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Season One of 'Rabbit Hole' Is Over. Is It Worth Watching?

By Dustin Rowles | TV | May 8, 2023 |

By Dustin Rowles | TV | May 8, 2023 |


Kiefer Sutherland’s Paramount+ series Rabbit Hole concluded its season this week, and in addition to spoiling the ending for those who bailed before the season’s end, I’ll let you know if the series is worth watching. We will start with the latter, in which the short answer is: No. The longer answer is also no, unless you’re a Kiefer Sutherland and Charles Dance completist, or unless you care more about the twists than the story that supports them. It’s messy, convoluted, and often incoherent, but it’s also intense for those who value intensity over story and character.

Here’s a brief overview of the season (spoilers):

Kiefer plays John Weir, the CEO of a firm that specializes in corporate espionage. In the opening episode, he’s hired by a close friend to do a thing. Weir and his team do the thing, but it quickly goes south when Weir is accused of murdering their target, a Treasury Department investigator named Ed Homm (Rob Yang). The close friend who hired Weir then throws himself off a skyscraper, and the building that housed Weir’s firm and his employees explodes. His employees all die.

Weir also gets tangled up with Hailey (Meta Golding), a woman with whom Weir had a one-night stand. Initially, he believes her to be a spy, but the two ultimately form a partnership (and a romance). Meanwhile, Ed Homm isn’t dead. Weir kidnapped him because Weir and his father Ben (Charles Dance) — who we were initially led to believe killed himself when Weir was a child — kidnapped Homm because he holds the key to revealing a giant conspiracy orchestrated by a man named Crowley, who we initially believe is played by actor Peter Weller (an imposter), but who we later learn is actually played by actor Lance Henrickson.

Ben has been after Crowley all his life. He was playing the long game, which meant faking his own death decades prior. Meanwhile, FBI Agent Madi (Enid Graham) is trying to arrest Weir for the murder of Homm (who is not dead) and the murder of his co-workers, who were killed before the building explosion by Kyle the Intern (Walt Klink), who was working for Crowley all along.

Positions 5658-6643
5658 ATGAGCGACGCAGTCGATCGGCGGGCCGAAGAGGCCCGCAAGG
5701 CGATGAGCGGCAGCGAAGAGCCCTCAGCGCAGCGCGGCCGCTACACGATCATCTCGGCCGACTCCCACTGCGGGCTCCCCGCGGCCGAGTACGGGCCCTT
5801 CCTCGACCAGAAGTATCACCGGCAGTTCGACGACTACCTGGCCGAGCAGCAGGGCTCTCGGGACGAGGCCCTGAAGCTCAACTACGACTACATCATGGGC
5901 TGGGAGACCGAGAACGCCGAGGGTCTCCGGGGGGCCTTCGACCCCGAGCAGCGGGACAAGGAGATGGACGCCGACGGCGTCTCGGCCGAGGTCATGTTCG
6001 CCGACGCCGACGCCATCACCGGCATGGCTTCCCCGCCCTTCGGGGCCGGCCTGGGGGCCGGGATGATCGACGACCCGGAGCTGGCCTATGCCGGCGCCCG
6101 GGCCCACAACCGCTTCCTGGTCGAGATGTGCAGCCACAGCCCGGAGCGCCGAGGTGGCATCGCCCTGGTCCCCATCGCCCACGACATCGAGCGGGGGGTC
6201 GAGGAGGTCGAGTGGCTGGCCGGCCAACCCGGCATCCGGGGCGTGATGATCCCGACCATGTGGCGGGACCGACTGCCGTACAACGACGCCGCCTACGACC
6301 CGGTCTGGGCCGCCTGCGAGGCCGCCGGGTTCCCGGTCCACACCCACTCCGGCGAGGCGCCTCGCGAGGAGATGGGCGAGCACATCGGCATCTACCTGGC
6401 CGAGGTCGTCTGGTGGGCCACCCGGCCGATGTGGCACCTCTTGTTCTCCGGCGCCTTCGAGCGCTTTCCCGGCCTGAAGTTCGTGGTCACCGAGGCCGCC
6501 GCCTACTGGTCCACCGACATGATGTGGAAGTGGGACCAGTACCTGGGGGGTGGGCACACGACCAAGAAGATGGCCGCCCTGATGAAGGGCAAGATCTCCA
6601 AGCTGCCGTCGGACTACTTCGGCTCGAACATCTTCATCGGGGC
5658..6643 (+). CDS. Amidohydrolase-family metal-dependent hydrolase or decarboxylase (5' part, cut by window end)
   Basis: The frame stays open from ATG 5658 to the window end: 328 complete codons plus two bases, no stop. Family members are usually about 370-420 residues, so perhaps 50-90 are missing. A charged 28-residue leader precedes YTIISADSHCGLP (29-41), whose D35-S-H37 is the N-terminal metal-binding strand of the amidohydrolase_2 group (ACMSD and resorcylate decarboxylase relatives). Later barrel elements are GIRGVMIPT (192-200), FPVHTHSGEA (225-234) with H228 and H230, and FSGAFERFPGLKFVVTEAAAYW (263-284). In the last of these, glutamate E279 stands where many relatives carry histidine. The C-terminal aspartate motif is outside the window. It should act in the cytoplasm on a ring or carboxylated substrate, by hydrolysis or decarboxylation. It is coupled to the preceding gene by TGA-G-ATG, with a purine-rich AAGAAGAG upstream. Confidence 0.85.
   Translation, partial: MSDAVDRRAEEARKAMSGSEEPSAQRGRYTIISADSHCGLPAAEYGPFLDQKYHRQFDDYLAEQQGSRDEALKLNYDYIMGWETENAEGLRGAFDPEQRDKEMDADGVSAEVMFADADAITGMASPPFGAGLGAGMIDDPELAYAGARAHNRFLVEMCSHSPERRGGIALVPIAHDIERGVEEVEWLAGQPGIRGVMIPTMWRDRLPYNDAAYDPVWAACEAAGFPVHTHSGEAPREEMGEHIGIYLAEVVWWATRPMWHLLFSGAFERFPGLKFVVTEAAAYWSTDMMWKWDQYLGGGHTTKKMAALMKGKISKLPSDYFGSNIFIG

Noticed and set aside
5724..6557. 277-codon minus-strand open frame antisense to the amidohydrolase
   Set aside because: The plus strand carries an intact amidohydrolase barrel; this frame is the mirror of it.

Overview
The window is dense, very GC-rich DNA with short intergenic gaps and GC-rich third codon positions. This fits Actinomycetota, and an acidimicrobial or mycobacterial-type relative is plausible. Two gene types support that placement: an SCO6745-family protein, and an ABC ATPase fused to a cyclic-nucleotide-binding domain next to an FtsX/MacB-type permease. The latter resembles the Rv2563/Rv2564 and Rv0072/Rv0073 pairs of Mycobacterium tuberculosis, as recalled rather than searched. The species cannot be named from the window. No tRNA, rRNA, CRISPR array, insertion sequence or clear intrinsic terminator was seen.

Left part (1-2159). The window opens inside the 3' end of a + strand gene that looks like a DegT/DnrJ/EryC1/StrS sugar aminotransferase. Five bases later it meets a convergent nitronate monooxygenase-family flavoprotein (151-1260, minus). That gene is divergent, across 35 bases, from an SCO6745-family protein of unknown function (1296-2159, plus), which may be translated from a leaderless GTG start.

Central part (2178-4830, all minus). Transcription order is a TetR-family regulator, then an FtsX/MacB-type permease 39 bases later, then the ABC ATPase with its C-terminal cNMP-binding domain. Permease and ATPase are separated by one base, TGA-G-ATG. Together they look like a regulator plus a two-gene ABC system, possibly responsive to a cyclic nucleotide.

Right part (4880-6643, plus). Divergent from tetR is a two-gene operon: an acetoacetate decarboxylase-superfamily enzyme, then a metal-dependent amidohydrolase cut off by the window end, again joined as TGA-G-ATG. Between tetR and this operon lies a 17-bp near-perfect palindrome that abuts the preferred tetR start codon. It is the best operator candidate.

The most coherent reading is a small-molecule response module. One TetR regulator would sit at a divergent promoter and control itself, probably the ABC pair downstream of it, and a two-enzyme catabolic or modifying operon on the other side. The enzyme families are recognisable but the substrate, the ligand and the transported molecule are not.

The conspiracy, by the way, involves a lot of corruption, some payoffs, and the murder of a Presidential candidate and three Supreme Court judges. It’s all done to pass legislation that allows the wealthy elites to control the population by permitting them to collect otherwise private data from every person in the country. It’s like a Mr. Robot storyline if Mr. Robot had been beaten in the head with a baseball bat.

With that context in mind, here’s a brief overview of the finale: Weir’s plan all along was to get Edward Homm in front of a television news camera to bust the conspiracy wide open. Crowley tries to stop him by compromising others to do his bidding for him. Weir is arrested, but we learn that — briefly, anyway — he and the FBI Agent (who realizes that the cops are in on the conspiracy) work together. Madi arrested Weir, but then Madi helps Weir sneak out and transport Homm to the news station. Once there, however, Crowley phones Weir and tells him that if Homm speaks on television, he will kill Weir’s father and ex-wife, whom he abducted.

Here’s where the final twist comes in: Weir, anticipating that Crowley would kidnap his ex-wife and use her as leverage, hires a lookalike assassin to trade places with Weir’s ex-wife. Instead of being used as leverage, the assassin-posing-as-the-ex-wife takes out all of Crowley’s bodyguards and shoots Crowley himself. Ben finishes the job. Homm delivers his remarks on television, and the plot is foiled.

However, in a prelude to season two (should the series be renewed), Ben pulls an earpiece out of dead Crowley’s ear only to discover that Crowley — the mastermind behind this massive conspiracy — had a boss of his own who was providing instructions to him. Season two, presumably, will deal with the boss of the boss.